Human primordial germ cells (PGCs) are the earliest progenitors of eggs (oocytes) and sperm, which are required to keep humanity alive and reproducing. Human primordial germ-cell-like cells are models of these cells used by medical researchers to examine their function and development (PGCLCs). The specification and progression of germ cells to gametes is a one-of-a-kind process with significant biological and therapeutic significance. Primordial germ cells (PGCs) are the germline’s starting cells in mammals, and they emerge during early embryogenesis. The research on PGCs in model species is limited due to the low number of these cells inside the developing embryo.
The capacity to create germ cells from pluripotent stem cells (PSCs) is beneficial in human regenerative medicine and animal breeding. Germ cell-like cells (GCLCs) have been isolated from mouse and human pluripotent stem cells (PSCs), but not from pig PSCs, which are thought to be an excellent model for stem cell applications. The germ cell lineage, which is the source of totipotency, can differentiate into any form of cell. Errors in germ cell derivation and differentiation result in infertility, malignancies, and even congenital abnormalities in kids. As a result, generating germ cells from PSCs has the potential to be useful in the research of germ cell growth processes and infertility therapies. PGCLC induction from mouse and human PSCs has made significant progress. It has been observed that mouse and human PSCs may be directly induced to become PGCLCs, spermatogonia, and even mature gametes.
Human PGCLCs were created in a number of research facilities, including the laboratory of Toshi Shioda, MD, Ph.D., at the Center for Cancer Research at Massachusetts General Hospital (MGH) and Harvard Medical School. Natural PGCs can only be found in embryos. The models were developed to evade the ethical and technological challenges associated with the use of human foetal tissues in investigations. Their primary focus is on the use of PGCLCs in toxicological studies to better understand how chemical or prescription medication exposure may influence human reproduction.
The scientists are utilising lab cells to investigate how exposure of women to drugs such as general anaesthesia might produce heritable alterations that can subsequently be passed on to future generations without causing DNA mutations. This is referred to as epigenetic inheritance. This model is also being used to explore how PGCs develop into testicular cancer, the most frequent malignancy in boys and young men. The problem is that hPGCLCs do not survive in the laboratory for long and rapidly lose their germ-cell-like characteristics unless they are properly and painstakingly fostered with the use of blood serum or additional chemicals. Even when these particular cells survive and thrive in laboratory dishes, they tend to lose their germ-cell identity and transform into other types of cells.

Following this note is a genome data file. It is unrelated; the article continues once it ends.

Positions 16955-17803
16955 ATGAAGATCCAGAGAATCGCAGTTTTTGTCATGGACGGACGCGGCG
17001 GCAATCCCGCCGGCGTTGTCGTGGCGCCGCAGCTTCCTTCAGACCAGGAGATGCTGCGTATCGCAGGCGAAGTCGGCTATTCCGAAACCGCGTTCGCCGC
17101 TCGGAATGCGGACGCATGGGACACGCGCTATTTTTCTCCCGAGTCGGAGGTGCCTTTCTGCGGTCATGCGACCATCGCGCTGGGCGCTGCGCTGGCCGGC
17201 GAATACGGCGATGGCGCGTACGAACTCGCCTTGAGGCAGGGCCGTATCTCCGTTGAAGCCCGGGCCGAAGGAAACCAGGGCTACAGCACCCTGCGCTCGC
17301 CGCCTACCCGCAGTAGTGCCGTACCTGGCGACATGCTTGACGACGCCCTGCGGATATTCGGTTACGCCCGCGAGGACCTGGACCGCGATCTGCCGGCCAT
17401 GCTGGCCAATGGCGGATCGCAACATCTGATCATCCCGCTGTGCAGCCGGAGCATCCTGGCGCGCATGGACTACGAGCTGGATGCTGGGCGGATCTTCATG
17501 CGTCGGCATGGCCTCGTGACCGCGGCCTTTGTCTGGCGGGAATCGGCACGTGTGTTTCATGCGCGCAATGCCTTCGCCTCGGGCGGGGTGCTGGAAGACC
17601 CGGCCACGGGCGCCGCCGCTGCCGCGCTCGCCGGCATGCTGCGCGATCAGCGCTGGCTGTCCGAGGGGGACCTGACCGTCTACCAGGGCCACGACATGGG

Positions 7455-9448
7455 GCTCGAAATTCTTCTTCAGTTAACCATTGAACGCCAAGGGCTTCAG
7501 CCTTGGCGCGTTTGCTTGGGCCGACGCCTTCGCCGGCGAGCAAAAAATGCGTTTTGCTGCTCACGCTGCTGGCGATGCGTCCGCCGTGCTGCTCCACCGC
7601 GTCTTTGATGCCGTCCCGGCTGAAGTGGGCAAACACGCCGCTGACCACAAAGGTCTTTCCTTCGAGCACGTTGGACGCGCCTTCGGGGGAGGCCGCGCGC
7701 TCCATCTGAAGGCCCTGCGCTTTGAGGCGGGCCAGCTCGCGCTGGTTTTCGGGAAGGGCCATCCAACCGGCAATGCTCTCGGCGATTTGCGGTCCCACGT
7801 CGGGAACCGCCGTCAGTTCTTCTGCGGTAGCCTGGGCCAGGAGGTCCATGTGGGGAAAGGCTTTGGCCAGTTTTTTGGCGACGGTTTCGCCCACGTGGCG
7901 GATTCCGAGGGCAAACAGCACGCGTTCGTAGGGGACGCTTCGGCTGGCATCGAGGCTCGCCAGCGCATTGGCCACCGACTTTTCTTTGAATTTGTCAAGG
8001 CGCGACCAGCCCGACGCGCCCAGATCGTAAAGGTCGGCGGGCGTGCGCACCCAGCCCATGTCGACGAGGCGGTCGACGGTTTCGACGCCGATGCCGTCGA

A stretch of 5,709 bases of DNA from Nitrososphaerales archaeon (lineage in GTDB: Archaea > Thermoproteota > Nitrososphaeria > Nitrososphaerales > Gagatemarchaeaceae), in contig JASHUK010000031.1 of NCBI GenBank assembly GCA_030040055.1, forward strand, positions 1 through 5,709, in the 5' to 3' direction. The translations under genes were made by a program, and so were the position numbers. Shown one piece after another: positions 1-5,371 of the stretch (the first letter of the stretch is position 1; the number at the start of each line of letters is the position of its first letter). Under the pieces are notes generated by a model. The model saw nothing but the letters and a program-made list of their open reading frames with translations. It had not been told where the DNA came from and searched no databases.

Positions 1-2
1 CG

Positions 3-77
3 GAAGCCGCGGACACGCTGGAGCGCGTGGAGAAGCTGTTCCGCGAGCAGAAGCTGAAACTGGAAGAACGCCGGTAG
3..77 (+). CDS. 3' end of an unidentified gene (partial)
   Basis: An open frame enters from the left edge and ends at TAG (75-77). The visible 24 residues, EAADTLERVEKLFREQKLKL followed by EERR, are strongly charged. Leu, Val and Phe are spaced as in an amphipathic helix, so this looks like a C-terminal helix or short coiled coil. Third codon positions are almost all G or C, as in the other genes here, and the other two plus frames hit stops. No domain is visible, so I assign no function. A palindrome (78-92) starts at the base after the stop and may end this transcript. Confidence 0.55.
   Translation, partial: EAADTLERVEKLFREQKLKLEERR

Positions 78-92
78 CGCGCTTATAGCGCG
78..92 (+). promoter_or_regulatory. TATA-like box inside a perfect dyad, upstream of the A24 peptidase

However, Shioda and colleagues have developed a method for maintaining hPGCLCs and their germ-cell-like functions in cell culture without the need for special handling, with the cells surviving and continuing to replicate for at least five months without losing their primordial germ-cell-like features, as described in the journal Stem Cell Reports. They have successfully grown hPGCLCs that carry numerous genetic abnormalities associated with testicular cancer using these cells and are trying to construct the first synthetic tumour model of human testicular cancer with specific genetic alterations to help in cancer prevention and therapy studies.